Continuing Education Activity
Actinic keratoses are premalignant cutaneous lesions that may progress to squamous cell carcinoma. These lesions commonly appear on sun-exposed areas of the skin in individuals with a history of cumulative sun exposure. Diagnosing actinic keratosis promptly and providing appropriate treatment to mitigate the risk of malignant transformation is crucial. Additionally, implementing preventive strategies is essential to minimize the occurrence of actinic keratosis. This activity aims to discuss the evaluation and treatment of actinic keratosis, emphasizing the role of the interprofessional team in managing patients with this condition.
Identify actinic keratosis accurately through clinical examination and recognition of their characteristic features.
Screen patients for actinic keratosis during routine skin examinations, particularly in individuals with cumulative sun exposure and other risk factors.
Apply evidence-based treatment modalities for actinic keratosis, including lesion and field-directed therapies, considering individual patient factors, treatment goals, and patient preferences.
Communicate effectively with patients about actinic keratosis' diagnosis, treatment options, and expected outcomes, ensuring they understand the importance of treatment compliance and long-term sun protection.
Actinic keratoses, also known as senile keratoses or solar keratoses, are benign intra-epithelial neoplasms commonly evaluated by dermatologists. Often associated with chronic sun exposure, individuals with actinic keratosis may present with irregular, red, scaly papules or plaques on sun-exposed regions of the body. Timely detection and implementation of a treatment plan are crucial since actinic keratosis can potentially progress into invasive squamous cell carcinoma. This activity will explore various management options available for actinic keratosis.
Actinic keratoses primarily arise due to the cumulative effects of ultraviolet (UV) radiation on the skin, which occurs over an individual's lifetime of sun exposure.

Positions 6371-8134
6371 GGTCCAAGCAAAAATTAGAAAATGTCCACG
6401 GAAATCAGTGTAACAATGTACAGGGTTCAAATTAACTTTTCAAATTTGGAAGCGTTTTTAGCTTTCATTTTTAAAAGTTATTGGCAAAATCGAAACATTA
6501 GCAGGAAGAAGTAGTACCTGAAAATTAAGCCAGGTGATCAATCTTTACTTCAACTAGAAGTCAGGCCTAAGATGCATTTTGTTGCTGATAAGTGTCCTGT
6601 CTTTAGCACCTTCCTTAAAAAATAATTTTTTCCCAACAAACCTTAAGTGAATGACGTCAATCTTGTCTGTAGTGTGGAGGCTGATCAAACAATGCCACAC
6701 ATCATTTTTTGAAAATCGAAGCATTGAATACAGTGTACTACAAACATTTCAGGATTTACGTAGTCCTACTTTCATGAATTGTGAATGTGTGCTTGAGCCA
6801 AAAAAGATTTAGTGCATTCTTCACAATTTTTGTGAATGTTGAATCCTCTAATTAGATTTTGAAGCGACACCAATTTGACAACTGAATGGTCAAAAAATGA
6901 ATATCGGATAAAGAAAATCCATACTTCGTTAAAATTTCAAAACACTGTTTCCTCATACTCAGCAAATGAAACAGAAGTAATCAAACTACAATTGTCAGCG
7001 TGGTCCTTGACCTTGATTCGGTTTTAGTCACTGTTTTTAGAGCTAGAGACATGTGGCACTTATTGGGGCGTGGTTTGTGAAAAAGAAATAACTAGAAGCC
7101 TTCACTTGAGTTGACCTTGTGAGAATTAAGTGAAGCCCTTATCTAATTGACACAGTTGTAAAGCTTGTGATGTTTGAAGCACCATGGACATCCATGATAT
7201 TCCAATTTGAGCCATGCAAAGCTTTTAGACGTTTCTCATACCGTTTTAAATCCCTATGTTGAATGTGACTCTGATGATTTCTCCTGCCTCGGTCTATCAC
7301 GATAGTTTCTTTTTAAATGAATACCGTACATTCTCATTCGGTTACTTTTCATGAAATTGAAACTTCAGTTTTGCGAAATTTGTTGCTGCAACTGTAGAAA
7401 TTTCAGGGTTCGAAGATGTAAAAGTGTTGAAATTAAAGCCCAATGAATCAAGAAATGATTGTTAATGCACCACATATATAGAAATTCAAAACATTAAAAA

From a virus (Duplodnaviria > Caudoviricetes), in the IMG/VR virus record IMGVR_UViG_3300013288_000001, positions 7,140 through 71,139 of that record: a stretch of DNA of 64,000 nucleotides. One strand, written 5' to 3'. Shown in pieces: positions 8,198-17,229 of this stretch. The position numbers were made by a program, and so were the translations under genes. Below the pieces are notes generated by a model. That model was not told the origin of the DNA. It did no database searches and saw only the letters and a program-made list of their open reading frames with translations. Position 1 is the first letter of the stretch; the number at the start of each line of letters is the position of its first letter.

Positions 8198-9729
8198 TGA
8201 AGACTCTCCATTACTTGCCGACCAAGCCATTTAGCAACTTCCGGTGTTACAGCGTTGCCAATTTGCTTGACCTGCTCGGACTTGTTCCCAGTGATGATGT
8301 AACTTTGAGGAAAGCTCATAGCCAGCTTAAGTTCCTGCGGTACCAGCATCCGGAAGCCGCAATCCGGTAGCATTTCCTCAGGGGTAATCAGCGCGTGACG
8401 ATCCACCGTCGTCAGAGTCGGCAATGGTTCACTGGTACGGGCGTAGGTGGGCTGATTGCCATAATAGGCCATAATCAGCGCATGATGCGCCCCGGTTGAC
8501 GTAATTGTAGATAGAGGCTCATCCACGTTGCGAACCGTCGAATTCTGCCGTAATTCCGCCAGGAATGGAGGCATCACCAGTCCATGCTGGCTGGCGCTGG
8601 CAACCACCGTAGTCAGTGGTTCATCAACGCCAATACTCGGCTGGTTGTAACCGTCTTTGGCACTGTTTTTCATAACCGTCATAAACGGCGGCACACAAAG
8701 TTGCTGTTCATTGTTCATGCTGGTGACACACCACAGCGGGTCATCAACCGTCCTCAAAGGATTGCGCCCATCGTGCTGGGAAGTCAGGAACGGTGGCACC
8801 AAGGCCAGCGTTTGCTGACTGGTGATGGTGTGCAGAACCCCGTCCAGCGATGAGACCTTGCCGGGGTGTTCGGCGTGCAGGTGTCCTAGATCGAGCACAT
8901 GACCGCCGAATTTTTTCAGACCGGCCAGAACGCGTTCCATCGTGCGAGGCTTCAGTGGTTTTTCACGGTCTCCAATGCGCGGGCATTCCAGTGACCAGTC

Actinic keratoses predominantly appear on chronically sun-exposed body areas, particularly in older individuals who have experienced decades of sun exposure. Common locations for actinic keratoses include the face, scalp (bald or thinning hair), back of the arms, and dorsal aspect of the hands. The development of actinic keratosis is influenced by various independent risk factors, which may include:
- Increased age: Actinic keratosis increasingly affect the older population due to the high cumulative lifetime exposure to the sun and inadequate sun protection measures.
- Male gender: The prevalence of actinic keratosis is higher in men compared to women.
- Fair-skinned individuals (Fitzpatrick Skin Phototypes I and II): Pale or light-skinned individuals have less melanin pigment in their skin, which makes them more susceptible to sunburns and the damaging effects of IV radiation. Typical characteristics of individuals with these skin phototypes may include red or blonde hair and blue or light-colored eyes.
- Geographic location: Countries located closer to the equator demonstrate higher rates of actinic keratosis. For example, prevalence rates of actinic keratosis in Australia are close to 60% due to its proximity to the equator (in addition to its sizable White population). In contrast, the prevalence of actinic keratosis in a non-equatorial location, such as the United States, is around 20%.
- Immunosuppression: Individuals with a compromised immune system, such as those undergoing chemotherapy, individuals with acquired immune deficiency syndrome (AIDS), recipients of immunosuppressive medications (commonly used after organ transplantation), or individuals with leukemia, are more susceptible to developing actinic keratosis.
- History of actinic keratosis or previous skin malignancy: This vital component of the history may indicate genetic factors associated with increased susceptibility to UV radiation and the prolonged exposure to UV radiation that the individual has experienced.
- Excessive and chronic sun exposure: Individuals who have accumulated a greater lifetime exposure to UV radiation from the sun are more prone to developing actinic keratosis. At-risk individuals include outdoor occupations (eg, construction, farming) and outdoor activities (eg, tennis, golf, baseball players).
The pathophysiology of actinic keratosis development is complex. Excessive and cumulative UV radiation exposure from the sun can trigger pathological changes in the epidermal keratinocytes by disrupting regulatory pathways involved in cell growth and differentiation. This disruption leads to inflammation and immunosuppression, contributing to the intraepidermal proliferation of dysplastic keratinocytes, the precursors of actinic keratosis.
The primary histopathologic feature of actinic keratosis is the presence of atypical keratinocytes within sun-damaged skin that is limited to the lower third of the epidermis.
History and Physical
The following elements of the patient's history are important when evaluating a patient with actinic keratosis including:
- Presenting symptoms: Inquire about any symptoms associated with the lesions, such as pruritus (itching), pain, or bleeding with minor trauma. These symptoms may indicate an increased risk of invasive squamous cell carcinoma progression.